Sept. 27, 1954
Sept. 27, 1954

Table of Contents
Sept. 27, 1954

Pat On The Back
  • Herewith a salute from the editors to men and women of all ages who have fairly earned the good opinion of the world of sport, regardless of whether they have yet earned its tallest headlines

A Preview
The True Spirit
  • By Rev. Theodore M. Hesburgh, C.S.C., Ph.B., S.T.D.

    "It takes some doing to conduct intercollegiate athletics in a collegiate framework," says the president of the most famous football university in the nation. Here Father Hesburgh tells the story of "how we try to do it at Notre Dame," and Photographer Mark Kauffman presents a four-page color portfolio starring the Irish's veteran quarterback, Ralph Guglielmi, and introducing the new Notre Dame coach, 26-year-old Terry Brennan

The Wonderful World of Sport
  • He rides, flies and sails for sport. Now his upset stomach can enjoy the trip thanks to a number of new potions which take the burps out of the bumps

Under 21
Sporting Look
Horse Racing
Motor Sports
Fisherman's Calendar
19th Hole: The Readers Take Over
Last Laugh


At 65, Floretta McCutcheon is retiring from a unique career

It's a fairly safe bet that Floretta McCutcheon, who announced her retirement from bowling the other day at the age of 65, won't be absent from the lanes for long. One of the most colorful figures in the game's most colorful era, a champion for 15 years and a moulder of champions for 15 more, she is as much a part of bowling as bowling is a part of her.

This is an article from the Sept. 27, 1954 issue Original Layout

Mrs. McCutcheon was a star in the days when the great Jimmy Smith (whom she defeated in 1927 in a three-game exhibition, 704 to 687), Joe Falcaro, Jimmy Blouin and Mort Lindsey were touring the country in search of money matches. She was still the foremost women's instructor when she resigned recently from the Chicago Bowlium to help care for her two grandchildren in San Gabriel, Calif.

Because she was so far superior to the women bowlers of her day—there were only some 3,000 in the U.S. in the early 1920s—she often competed against men. From them she learned every trick of the game.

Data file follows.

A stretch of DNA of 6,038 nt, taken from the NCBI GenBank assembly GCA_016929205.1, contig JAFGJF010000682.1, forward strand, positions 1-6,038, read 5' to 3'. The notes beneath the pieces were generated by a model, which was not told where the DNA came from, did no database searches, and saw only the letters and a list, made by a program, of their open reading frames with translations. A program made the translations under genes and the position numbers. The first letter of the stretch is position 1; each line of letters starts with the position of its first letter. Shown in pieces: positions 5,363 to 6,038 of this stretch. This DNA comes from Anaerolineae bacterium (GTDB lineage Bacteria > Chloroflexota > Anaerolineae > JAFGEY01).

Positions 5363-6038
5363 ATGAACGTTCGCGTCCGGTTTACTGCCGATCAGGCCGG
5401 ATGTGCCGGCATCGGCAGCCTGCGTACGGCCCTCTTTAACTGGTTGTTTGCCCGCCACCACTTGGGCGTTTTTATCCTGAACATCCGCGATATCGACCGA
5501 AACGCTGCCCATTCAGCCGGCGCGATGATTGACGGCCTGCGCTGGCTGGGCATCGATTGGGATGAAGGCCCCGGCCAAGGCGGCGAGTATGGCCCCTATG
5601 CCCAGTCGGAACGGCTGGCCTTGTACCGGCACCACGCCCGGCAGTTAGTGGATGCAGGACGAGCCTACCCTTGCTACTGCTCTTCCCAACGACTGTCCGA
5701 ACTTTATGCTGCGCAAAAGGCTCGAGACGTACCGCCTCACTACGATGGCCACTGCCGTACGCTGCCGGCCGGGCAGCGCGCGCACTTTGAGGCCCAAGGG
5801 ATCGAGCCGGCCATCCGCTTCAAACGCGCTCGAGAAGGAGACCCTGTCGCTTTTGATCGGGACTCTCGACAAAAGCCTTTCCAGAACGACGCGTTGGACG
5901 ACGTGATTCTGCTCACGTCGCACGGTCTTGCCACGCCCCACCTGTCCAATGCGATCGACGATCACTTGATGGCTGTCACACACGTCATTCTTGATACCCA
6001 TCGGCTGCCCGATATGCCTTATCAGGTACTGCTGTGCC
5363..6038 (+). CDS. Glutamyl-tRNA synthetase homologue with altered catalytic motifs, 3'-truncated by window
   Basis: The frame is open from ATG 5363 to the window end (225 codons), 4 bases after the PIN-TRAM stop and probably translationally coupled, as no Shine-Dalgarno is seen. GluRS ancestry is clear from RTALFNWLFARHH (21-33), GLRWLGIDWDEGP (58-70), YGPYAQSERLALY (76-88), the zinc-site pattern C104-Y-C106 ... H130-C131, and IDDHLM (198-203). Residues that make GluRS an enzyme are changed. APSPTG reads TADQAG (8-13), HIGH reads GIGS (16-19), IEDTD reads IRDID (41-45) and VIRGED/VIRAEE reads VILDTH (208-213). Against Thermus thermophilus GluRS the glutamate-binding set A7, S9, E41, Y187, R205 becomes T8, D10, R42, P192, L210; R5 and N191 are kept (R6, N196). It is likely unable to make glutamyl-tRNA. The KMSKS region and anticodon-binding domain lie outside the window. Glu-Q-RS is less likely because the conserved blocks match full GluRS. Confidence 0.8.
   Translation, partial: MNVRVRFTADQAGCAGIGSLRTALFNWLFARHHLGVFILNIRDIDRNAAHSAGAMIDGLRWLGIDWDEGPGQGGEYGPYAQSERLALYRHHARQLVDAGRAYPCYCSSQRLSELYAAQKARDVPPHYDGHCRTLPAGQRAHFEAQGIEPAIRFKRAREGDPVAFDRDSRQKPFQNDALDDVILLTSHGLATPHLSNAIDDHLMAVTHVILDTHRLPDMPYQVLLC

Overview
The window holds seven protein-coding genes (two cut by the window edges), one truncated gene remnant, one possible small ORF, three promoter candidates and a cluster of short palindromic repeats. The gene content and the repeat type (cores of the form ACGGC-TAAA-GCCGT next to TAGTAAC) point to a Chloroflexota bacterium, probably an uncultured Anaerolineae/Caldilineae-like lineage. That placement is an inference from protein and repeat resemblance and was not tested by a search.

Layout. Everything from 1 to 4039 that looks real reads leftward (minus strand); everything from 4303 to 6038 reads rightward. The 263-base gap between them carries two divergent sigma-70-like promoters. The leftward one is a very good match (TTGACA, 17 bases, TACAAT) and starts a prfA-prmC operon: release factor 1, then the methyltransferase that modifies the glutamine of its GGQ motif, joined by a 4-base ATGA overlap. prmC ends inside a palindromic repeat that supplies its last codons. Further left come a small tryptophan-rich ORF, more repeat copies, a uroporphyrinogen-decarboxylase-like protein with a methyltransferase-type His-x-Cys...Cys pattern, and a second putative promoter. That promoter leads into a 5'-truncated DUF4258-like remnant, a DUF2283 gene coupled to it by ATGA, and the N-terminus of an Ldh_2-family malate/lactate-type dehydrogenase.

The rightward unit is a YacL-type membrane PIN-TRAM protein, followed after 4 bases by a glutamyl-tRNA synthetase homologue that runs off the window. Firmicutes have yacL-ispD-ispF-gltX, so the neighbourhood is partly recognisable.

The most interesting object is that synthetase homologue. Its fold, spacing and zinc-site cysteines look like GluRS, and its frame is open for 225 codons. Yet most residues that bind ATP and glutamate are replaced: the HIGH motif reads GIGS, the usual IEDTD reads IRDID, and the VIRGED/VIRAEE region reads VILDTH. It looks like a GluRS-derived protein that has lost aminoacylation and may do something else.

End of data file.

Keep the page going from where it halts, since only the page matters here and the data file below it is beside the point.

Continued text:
One spring night in 1938 she opened her "School for Women" with an exhibition at Jamaica (N.Y.) Recreation. Most of the large crowd which turned out expected to see a strapping woman with a powerhouse ball. Instead, they found a soft-spoken, gray-haired lady of five feet three. She rolled a "soft" ball which backed up slightly.

"Why don't you learn to bowl before you try to teach?" yelled a man who fancied himself a bowler.

The audience was appalled. But Mrs. McCutcheon merely smiled and sweetly asked, "Would you like to give me a lesson?" The man said he would.

Mrs. McCutcheon changed her ball and her style of delivery. As the ball left her hand it headed for the No. 1 pin, backed toward the No. 3, then swished into the strike pocket at the last moment. She went on like that for two games, getting strikes on pocket hits, strikes on what seemed certain split hits, and spares when she didn't strike. If memory serves me right, she averaged 230-something to win by 70 pins. The heckler was laughed out of the hall. He probably is unaware to this day that he was defeated by a "dodo" ball—a ball weighted with lead on one side. A dodo is difficult to control, but in the hands of an expert it's like dynamite on the pins. Motherly Mrs. McCutcheon was an expert.

In her prime, "Mac," as she was called, didn't need a dodo. She averaged 201 for 8,076 games on strange alleys over a ten-year period. She rolled ten 300 games, nine 299s, four 290s. In one exhibition she scored 832 for three games—a 277 average—and once she hit 248 in 12-game blocks.

But her greatest contribution to the sport was her school. She taught bowling in almost every major city from coast to coast. She is credited with having instructed 300,000 women personally, and introducing untold thousands more to the game through her exhibition tours. She is one of three women on the honor roll of the Women's International Bowling Congress, the equivalent of the American Bowling Congress Hall of Fame.

If Mrs. McCutcheon clings to her resolution to retire, bowling will have lost one of its great personalities. Throughout her sparkling career, however, she has above all been a lady. And you know what they say about a lady's prerogative.

Mort Luby's National Bowlers Journal, with an assist from the country's bowling writers, has come up with its annual All-American teams. The first team includes Bill Lillard, who has joined the Pfeiffers of Detroit; Don Carter, who moved to the Budweisers of St. Louis; Basil ("Buzz") Fazio, of the Strohs of Detroit; Tony Sparando, Rego Park, N.Y., proprietor who holds the A.B.C. singles title and last spring rolled the 13th perfect game in the history of the championships, and Joe Wilman of Chicago, whose Tri-Par Radio team won the A.B.C. crown with 3,226—eight pins shy of the all-time record. Ed Lubanski, also of Stroh, is sixth man.

Those who chided me for not listing the Tri-Pars among the country's top teams (SI, Aug. 30) might be interested to know that a well-to-do sponsor agreed with them. The quintet has been signed this year by the Hamm Brewers of St. Paul. Joe Norris, latest member of the Hall of Fame; Carmen Salvino, who with Wilman held the national doubles match game championship in 1953-54; Harry Ledene, and Chuck Wagner complete the team. Breweries now sponsor four of the nation's championship-caliber outfits, proving, I suppose, that bowlers can sell beer as well as drink it.



...for the business men of Meridian, Miss. to fly their kites in the streets.